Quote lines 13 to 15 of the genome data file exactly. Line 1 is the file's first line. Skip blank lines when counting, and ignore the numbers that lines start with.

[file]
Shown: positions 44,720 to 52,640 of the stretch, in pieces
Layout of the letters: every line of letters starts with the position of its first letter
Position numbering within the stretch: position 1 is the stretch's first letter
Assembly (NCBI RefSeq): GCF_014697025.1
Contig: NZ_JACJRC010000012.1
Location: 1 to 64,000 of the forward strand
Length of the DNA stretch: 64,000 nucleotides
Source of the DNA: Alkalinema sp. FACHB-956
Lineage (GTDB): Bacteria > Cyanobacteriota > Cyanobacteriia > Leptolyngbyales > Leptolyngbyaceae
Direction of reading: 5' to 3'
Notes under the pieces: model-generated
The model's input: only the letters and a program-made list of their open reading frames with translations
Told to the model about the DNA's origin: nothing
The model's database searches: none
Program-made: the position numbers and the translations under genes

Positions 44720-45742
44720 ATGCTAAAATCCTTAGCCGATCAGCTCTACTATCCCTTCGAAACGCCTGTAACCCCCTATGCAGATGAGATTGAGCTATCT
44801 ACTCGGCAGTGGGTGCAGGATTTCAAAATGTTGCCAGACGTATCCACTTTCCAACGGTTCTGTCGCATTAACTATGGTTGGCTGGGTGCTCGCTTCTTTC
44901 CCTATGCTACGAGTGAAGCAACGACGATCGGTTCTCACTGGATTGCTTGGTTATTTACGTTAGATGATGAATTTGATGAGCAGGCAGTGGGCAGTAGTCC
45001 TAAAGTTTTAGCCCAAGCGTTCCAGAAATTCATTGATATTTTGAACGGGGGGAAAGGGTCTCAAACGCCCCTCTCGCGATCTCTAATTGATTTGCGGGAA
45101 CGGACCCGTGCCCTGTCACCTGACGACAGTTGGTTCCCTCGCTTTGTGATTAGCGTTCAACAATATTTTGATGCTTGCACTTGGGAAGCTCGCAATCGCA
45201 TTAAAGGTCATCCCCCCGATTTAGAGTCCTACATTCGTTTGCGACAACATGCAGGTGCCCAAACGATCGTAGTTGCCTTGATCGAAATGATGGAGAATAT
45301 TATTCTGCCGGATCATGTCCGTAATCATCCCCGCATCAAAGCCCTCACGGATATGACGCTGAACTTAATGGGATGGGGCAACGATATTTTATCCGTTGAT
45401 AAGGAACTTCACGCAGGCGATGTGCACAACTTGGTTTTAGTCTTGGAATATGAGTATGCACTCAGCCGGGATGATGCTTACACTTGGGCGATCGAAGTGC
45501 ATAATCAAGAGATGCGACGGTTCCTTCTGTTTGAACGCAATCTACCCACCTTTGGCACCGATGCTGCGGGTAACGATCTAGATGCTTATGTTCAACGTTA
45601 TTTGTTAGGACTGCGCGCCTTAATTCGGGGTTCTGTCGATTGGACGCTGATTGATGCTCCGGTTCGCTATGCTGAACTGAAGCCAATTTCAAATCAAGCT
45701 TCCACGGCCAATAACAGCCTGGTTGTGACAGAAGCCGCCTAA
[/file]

Told to the model about the DNA's origin: nothing
The model's database searches: none
Program-made: the position numbers and the translations under genes